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ROCHE ABBEY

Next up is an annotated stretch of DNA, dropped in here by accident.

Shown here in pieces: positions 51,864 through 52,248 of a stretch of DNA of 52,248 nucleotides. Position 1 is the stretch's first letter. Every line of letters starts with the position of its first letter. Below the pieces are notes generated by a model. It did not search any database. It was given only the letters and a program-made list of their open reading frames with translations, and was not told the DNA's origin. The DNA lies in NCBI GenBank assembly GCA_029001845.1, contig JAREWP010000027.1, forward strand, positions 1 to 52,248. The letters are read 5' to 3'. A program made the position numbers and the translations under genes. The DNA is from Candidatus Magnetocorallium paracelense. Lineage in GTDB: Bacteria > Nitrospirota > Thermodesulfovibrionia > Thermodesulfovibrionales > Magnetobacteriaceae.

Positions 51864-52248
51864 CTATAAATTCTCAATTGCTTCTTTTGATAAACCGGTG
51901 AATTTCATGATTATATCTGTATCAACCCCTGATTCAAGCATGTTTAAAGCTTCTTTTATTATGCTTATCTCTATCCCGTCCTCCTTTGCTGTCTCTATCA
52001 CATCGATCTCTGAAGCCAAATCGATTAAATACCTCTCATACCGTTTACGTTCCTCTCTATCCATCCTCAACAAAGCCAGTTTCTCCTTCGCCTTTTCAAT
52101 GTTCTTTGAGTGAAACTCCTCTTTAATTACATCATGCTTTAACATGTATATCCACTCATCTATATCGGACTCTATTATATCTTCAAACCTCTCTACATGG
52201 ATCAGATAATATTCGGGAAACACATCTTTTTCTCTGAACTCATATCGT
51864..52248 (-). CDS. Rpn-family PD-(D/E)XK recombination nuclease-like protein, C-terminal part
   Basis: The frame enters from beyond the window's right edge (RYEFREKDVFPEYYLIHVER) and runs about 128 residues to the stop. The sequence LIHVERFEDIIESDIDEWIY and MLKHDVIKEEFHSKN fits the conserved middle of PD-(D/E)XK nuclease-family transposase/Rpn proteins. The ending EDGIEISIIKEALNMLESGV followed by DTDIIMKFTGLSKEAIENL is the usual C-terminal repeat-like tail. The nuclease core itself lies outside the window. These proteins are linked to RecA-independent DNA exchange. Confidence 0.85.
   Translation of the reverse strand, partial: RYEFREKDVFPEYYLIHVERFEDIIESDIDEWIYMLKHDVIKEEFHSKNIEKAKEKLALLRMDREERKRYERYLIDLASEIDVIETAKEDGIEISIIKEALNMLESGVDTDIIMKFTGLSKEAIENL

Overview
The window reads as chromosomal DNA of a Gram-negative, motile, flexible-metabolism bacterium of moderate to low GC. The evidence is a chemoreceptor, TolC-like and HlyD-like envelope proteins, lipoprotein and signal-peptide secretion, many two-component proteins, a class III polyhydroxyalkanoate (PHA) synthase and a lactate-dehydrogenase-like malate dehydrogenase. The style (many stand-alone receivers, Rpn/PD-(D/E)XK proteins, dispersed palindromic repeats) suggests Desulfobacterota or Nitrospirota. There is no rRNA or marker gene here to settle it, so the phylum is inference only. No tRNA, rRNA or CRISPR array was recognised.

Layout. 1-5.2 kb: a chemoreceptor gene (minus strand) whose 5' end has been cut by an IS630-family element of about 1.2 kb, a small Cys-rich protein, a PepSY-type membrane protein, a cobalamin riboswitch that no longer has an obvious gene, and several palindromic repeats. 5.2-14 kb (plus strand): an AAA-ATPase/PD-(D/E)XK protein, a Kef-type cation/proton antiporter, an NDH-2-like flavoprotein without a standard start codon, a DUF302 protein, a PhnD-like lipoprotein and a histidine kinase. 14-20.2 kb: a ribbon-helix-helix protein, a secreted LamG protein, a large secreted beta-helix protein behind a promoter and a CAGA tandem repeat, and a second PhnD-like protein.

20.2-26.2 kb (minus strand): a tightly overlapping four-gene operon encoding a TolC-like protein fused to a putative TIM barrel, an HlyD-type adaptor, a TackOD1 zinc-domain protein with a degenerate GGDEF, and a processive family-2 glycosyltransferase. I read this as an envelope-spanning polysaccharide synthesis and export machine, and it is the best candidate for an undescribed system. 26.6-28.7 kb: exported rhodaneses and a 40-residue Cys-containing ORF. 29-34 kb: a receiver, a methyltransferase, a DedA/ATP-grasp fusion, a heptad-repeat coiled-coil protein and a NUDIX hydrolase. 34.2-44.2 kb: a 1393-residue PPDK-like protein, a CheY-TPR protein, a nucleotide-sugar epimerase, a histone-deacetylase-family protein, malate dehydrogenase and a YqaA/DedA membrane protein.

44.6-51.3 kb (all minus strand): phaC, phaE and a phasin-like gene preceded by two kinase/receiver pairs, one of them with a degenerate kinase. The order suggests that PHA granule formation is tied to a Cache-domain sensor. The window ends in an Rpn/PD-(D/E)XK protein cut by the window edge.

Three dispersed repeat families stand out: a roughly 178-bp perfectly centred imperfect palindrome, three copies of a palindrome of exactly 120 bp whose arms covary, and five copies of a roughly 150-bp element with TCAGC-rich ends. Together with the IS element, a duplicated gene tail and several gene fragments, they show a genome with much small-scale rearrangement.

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The remains of Roche Abbey Cistercian monastery, which was founded in 1147 and dissolved in 1538. Although the ground plan is one of the most complete, the only portions of the buildings at Roche to survive to their full height are the east walls of the church transepts amid the adjoining walls of the chancel. The church was constructed between 1147 and circa 1170 and did not undergo a programme of later rebuilding, as is common at many monasteries; consequently, the architecture is all of one style, influenced by that of the Cistercian order's native Burgundy. The church, as was customary, formed the north range of the cloister and the remaining cloister ranges also demonstrate a typical Cistercian layout. The chapter house and monks dormitory were included in the east range, the kitchen and monks' frater occupied the south range, and a cellar and the lay-brothers' accommodation comprised the west range. The west range dates to the 12th century whilst the east and south cloister ranges date to the 13th century. Between the frater and the east range is the warming house. South of a stream is the infirmarer's house, the abbot's kitchen and lodging, and the lay brothers' infirmary. The first and last are 13th century but were altered in the 15th century. The abbot's accommodation dates to the 14th century. The best preserved building at the abbey is the gatehouse which dates to the 14th century and overlies the foundations of an earlier gatehouse. After the Dissolution the remains were incorporated into the grounds of Sandbeck Hall which in 1774, were landscaped by 'Capability' Brown in order to provide a picturesque setting for the ruins. To provide an uniterrupted view of the church transepts, Brown demolished most of the cloister buildings and buried their foundations beneath parterres. These remains were uncovered by partial excavation in the 1870s and by the removal of the parterres after World War I. The site is in the care of English Heritage.

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